Get It Together with Collaborative CRM

Updated: November 29, 2007

Issue

 

Every kindergartner knows that sharing is a nice thing to do. The same rule applies in business, at least when it comes to collaborative CRM.

Collaborative CRM aims to get various business departments, such as sales, technical support and marketing, to share the useful information that they collect from customers. Feedback from a tech-support center, for example, could be helpful to marketing staffers by informing them about specific services and features requested by customers. Collaborative CRM's ultimate goal is to use information collected from all departments to improve the quality of customer service, and, as a result, increase customer satisfaction and loyalty.

 

Analysis

 

While collaborative CRM certainly sounds like a good concept, most companies have trouble creating a workable system. The problem is that departments tend to function in their own worlds, and there is often little natural interaction between them.

Breaking down the barriers that separate departments isn't easy, particularly since many offices harbor deep rivalries and animosities. Think of the conflicts, for instance, between employees in marketing and legal or in product development and finance.

Fortunately, technology can build bridges between various departments, enhancing the flow of information. For example, business software giant Oracle and Web conferencing/collaboration specialist Cisco Systems recently introduced a new hosted CRM offering that's designed to promote internal information sharing.

The product, WebEx CRM On Demand by Oracle, offers a comprehensive set of CRM capabilities, including:

  • Sales-management tools that allow users to engage prospects at key points in the sales process
  • Sales dashboards that consolidate critical information and streamline activities for a 360-degree view of every opportunity
  • Integrated reporting to improve sales productivity by automatically tracking WebEx meetings and prospecting activity
  • Forecasting, reporting and pipeline-visualization tools to analyze sales data
  • Real-time process management to optimize sales methodologies with testing and analytical feedback

Many other CRM-oriented business intelligence and communications tools can also promote knowledge sharing — even a simple email message can transmit important data. Yet while technology can help forge communications links between departments, it can't force employees to share critical information. That job falls to managers, who must create a business culture that fosters the free flow of CRM-related intelligence. Here are some tips for building such an environment.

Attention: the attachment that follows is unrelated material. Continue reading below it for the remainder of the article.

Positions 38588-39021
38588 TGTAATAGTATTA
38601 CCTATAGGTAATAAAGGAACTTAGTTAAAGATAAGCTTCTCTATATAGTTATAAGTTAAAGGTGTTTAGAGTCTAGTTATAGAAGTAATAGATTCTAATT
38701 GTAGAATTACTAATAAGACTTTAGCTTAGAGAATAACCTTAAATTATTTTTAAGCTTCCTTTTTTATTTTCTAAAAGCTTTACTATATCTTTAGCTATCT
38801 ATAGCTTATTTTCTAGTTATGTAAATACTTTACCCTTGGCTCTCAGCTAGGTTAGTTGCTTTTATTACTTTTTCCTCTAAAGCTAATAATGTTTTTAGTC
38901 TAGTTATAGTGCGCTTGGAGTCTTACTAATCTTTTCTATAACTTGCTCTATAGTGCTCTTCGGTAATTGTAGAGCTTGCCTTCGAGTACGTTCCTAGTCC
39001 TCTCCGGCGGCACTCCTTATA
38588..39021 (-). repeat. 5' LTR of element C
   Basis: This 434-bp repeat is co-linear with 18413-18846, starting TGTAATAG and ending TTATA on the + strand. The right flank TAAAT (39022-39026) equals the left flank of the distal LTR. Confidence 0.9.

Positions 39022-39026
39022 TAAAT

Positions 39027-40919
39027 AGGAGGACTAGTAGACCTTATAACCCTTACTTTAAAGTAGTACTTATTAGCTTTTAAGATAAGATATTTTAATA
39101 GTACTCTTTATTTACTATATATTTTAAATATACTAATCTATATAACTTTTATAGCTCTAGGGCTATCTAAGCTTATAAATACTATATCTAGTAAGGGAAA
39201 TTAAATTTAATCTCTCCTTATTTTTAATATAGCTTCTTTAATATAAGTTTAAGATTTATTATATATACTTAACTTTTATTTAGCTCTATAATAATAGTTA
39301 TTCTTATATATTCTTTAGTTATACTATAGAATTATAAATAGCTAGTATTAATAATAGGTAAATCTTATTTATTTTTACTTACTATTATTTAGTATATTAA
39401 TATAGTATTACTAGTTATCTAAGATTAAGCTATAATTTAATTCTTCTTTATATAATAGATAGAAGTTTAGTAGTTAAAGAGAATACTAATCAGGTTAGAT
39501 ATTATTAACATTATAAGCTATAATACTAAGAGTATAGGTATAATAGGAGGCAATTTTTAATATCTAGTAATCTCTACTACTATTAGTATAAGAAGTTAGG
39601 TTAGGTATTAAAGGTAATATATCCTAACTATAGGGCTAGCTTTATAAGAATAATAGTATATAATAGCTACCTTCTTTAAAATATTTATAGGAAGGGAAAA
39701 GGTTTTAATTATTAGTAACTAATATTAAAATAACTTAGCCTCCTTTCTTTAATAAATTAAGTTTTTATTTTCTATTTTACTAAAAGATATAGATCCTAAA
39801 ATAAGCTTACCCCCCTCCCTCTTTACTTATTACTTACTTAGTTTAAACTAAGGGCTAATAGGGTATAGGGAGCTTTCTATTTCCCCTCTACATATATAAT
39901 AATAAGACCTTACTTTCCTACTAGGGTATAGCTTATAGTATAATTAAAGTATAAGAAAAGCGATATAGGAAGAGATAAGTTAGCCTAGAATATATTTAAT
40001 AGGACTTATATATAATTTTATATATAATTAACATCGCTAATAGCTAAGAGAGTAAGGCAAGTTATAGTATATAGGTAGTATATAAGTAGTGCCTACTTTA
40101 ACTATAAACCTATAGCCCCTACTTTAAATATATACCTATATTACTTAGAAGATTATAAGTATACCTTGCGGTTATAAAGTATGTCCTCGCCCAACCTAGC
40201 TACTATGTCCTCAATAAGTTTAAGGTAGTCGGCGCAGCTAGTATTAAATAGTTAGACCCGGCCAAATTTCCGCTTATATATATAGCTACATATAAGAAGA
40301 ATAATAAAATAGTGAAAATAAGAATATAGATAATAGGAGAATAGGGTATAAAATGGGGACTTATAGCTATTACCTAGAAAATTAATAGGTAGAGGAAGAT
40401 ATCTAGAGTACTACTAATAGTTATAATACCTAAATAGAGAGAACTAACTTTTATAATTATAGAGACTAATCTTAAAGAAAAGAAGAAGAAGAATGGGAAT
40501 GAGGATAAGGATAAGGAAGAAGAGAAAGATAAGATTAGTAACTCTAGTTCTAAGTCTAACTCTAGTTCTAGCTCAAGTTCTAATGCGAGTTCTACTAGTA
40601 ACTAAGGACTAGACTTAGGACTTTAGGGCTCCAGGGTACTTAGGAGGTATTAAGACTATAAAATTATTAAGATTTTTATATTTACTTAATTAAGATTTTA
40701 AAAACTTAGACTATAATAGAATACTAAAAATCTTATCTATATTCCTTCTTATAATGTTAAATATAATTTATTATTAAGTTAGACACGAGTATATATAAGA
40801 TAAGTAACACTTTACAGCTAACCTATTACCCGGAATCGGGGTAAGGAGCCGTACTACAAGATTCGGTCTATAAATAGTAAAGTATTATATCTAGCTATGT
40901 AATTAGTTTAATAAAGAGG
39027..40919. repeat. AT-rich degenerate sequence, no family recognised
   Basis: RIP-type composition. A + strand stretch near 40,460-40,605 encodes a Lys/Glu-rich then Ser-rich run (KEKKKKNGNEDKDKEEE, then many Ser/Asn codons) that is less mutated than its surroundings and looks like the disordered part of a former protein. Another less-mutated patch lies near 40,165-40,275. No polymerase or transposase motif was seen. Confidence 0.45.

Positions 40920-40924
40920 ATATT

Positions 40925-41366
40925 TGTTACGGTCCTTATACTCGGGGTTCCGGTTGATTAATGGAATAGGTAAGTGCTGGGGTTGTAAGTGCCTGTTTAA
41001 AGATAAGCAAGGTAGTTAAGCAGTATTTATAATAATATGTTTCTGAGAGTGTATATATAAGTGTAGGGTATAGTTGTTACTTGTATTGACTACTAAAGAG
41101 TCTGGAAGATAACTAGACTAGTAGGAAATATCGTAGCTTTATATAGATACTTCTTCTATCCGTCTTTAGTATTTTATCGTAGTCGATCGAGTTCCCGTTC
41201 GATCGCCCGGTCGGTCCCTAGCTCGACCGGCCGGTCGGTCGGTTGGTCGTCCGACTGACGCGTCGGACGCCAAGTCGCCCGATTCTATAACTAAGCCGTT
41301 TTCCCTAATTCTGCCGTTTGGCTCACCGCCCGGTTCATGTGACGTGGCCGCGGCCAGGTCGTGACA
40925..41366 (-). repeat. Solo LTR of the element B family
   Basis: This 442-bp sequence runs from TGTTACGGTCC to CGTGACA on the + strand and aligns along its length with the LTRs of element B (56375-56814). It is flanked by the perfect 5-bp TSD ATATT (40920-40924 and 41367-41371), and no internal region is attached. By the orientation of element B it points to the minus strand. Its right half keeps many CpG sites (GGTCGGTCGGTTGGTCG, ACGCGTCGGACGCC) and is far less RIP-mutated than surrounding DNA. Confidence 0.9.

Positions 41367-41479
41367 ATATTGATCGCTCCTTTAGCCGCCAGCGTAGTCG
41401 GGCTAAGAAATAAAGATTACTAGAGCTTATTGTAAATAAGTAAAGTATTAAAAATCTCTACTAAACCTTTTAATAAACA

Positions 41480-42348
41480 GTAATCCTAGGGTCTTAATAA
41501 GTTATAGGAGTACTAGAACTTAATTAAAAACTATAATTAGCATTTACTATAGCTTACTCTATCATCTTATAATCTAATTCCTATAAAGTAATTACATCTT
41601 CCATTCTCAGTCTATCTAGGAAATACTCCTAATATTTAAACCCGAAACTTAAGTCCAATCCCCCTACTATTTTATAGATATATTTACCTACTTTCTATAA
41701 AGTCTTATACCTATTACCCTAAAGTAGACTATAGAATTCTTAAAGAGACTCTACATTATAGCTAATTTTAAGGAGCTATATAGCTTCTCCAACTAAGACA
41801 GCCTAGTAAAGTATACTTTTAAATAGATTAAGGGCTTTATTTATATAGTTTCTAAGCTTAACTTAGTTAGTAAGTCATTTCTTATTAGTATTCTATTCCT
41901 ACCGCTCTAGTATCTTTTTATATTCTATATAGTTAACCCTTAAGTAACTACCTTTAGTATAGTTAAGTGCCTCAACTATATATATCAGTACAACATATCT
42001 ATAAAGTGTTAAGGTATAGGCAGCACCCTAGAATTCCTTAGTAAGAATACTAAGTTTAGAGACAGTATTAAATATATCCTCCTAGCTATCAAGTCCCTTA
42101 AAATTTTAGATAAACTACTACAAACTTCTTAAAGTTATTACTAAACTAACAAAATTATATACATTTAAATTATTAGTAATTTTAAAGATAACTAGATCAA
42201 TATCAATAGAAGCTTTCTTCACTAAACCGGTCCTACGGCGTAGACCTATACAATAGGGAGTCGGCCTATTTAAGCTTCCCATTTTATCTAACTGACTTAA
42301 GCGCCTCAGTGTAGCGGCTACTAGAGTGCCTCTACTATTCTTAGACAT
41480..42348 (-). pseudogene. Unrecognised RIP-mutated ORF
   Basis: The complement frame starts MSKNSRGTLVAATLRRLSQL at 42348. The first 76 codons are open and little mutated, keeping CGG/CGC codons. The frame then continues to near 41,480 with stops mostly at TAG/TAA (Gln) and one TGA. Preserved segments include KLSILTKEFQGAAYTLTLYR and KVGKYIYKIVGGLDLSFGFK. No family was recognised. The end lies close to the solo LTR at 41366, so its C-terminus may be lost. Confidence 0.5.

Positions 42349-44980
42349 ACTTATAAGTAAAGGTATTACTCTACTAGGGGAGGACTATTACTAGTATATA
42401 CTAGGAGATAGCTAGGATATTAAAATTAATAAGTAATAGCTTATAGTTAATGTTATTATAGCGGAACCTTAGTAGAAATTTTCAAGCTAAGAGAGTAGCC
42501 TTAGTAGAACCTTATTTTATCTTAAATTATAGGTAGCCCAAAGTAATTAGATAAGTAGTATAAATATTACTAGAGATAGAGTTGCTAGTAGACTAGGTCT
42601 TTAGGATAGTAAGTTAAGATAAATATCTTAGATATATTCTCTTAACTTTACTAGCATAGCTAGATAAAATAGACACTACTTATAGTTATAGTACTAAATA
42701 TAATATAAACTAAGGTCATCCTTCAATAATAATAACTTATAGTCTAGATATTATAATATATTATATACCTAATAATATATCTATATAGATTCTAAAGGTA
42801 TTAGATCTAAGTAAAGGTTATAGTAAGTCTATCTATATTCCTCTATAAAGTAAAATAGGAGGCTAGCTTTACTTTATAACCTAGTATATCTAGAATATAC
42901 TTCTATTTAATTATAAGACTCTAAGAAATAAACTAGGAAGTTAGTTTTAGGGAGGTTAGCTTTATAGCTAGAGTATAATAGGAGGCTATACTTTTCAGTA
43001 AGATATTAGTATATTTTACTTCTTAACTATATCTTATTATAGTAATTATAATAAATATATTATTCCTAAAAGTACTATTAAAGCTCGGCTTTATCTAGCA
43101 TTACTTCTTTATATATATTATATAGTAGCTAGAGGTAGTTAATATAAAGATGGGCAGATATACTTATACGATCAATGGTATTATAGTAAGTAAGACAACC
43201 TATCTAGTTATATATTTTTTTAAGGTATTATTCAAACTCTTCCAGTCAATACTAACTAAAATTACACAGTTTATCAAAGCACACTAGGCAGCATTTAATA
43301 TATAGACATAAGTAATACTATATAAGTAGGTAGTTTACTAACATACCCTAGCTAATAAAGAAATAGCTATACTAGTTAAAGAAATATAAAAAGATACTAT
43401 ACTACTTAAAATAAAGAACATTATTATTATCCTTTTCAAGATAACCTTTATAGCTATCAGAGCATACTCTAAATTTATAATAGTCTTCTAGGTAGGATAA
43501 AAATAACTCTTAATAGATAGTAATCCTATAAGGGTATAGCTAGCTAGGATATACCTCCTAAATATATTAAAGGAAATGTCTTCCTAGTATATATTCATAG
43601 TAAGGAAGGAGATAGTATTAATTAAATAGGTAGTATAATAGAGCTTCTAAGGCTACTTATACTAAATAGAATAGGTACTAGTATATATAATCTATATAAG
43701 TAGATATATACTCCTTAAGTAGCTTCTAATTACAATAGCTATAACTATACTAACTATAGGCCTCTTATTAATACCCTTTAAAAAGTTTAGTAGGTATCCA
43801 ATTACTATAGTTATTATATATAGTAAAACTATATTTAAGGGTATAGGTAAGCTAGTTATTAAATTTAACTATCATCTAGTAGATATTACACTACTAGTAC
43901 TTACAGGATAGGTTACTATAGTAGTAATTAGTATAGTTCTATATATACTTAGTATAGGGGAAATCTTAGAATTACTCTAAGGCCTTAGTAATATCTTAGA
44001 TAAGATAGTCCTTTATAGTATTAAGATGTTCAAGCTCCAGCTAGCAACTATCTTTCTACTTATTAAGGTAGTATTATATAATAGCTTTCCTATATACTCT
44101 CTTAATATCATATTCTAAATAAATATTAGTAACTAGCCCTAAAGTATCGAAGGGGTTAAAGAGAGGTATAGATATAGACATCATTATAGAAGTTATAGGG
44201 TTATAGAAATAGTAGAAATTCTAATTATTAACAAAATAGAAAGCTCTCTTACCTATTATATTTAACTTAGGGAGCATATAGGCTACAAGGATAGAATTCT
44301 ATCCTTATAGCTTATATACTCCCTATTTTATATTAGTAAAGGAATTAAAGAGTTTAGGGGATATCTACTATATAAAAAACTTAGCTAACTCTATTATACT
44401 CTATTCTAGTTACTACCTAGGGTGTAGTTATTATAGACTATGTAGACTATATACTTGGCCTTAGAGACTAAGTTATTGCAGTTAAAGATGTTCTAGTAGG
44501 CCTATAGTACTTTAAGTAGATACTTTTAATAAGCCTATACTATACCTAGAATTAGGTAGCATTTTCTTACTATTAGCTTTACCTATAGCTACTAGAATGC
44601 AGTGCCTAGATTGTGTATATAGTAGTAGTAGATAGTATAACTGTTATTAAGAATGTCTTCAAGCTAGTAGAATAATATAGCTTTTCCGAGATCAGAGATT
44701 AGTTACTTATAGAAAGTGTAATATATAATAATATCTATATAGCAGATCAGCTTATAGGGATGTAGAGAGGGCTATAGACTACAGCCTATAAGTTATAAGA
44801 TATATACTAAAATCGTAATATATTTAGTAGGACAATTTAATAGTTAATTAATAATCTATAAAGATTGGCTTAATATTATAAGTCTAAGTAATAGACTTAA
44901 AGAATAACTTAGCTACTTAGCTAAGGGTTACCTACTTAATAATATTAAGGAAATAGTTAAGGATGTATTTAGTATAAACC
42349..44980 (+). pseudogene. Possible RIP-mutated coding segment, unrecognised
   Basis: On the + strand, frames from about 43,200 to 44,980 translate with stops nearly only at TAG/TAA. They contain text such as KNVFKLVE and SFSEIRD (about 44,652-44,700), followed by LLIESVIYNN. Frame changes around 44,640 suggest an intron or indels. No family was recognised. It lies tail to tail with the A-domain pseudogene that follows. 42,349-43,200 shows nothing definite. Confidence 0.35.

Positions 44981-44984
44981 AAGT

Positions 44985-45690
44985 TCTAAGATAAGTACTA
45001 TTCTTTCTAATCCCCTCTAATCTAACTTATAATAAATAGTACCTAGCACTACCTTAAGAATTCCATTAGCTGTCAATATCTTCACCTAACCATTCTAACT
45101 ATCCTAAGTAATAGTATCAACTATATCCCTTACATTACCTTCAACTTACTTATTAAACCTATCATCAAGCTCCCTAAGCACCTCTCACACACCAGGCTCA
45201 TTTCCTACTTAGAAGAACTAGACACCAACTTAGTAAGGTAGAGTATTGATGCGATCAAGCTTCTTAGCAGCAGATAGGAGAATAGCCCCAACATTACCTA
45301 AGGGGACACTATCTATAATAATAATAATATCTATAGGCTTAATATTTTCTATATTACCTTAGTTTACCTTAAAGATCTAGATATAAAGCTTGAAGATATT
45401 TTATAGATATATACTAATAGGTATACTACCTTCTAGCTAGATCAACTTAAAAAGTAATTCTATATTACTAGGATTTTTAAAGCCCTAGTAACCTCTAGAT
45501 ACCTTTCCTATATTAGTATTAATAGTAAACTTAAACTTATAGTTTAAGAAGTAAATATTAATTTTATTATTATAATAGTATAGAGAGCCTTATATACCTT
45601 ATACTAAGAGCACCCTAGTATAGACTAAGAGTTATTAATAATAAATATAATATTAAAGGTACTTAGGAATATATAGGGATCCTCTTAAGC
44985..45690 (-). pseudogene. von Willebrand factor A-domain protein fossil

1. Think creatively. CRM information sharing doesn't come naturally. It arises out of recognizing opportunities and acting on them. Sales leads , for example, can come from the most unlikely sources, such as delivery personnel, service technicians, public-relations representatives or conference panelists — anyone who interacts with the outside world. Identify such information sources and link them to the people who can use them.

2. Talk it over. Department heads in sales, marketing, tech support, field service and other key areas should get together on a regular basis and brainstorm ideas for improving customer satisfaction and loyalty.

3. Create incentives. Employees who create new methods of collecting and distributing CRM knowledge within the organization, as well as staffers who provide prized bits of intelligence, should be rewarded with cash bonuses, prizes and other incentives.

4. Drive home the message. CRM is generally perceived as something that primarily concerns sales, marketing and service personnel. Drive home the message — in newsletters, Web sites, posters and other media — that customer service and satisfaction is everybody's business, and show them how they can share information.

 

The Bottom Line
 

Collaborative CRM can be a powerful business tool, as well as a good idea. Make sure your employ the above-listed techniques to get the most out of your information-collection processes.

Featured Research
  • Your Guide to Social Customer Service

    Did you know that 67% of online consumers have used social media for customer service purposes?Unfortunately, many businesses ignore social mentions because they don’t know how to handle them appropriately. This is a problem because managing and responding to these mentions can make or break your brand. more

  • A Guide to Selecting a Customer Portal for your CRM

    This whitepaper provides a guideline for selecting the right customer portal solution for your CRM by following a three-stage process. By comparing in-house and third party SaaS products, we examine present business and technical portal requirements, which are then mapped against the upfront and hidden costs for development and future scalability needs. more

  • Top Intelligent Tools That Every Sales Rep Should Have in 2017

    Explore how Artificial Intelligence (AI) makes it possible for salespeople to leverage the structured data in their day-to-day activities and enhance the communication with customers and prospects. more

  • The Social Intranet: A guide to getting better business results

    This whitepaper describes why the shift from a traditional to a social intranet is imperative to staying competitive, and analyzes the costs and benefits associated with implementing one. You will also find useful KPIs to measure performance and further leverage your intranet's success, raising employee engagement and boosting your competitive advantage. more

  • The New 2016 SMB CRM Comparison Guide

    Selecting a CRM system is not easy. That's why our CRM expert has compiled this new SMB CRM comparison guide to provide you with the information you need on the top 40 CRM software solutions available on the market. more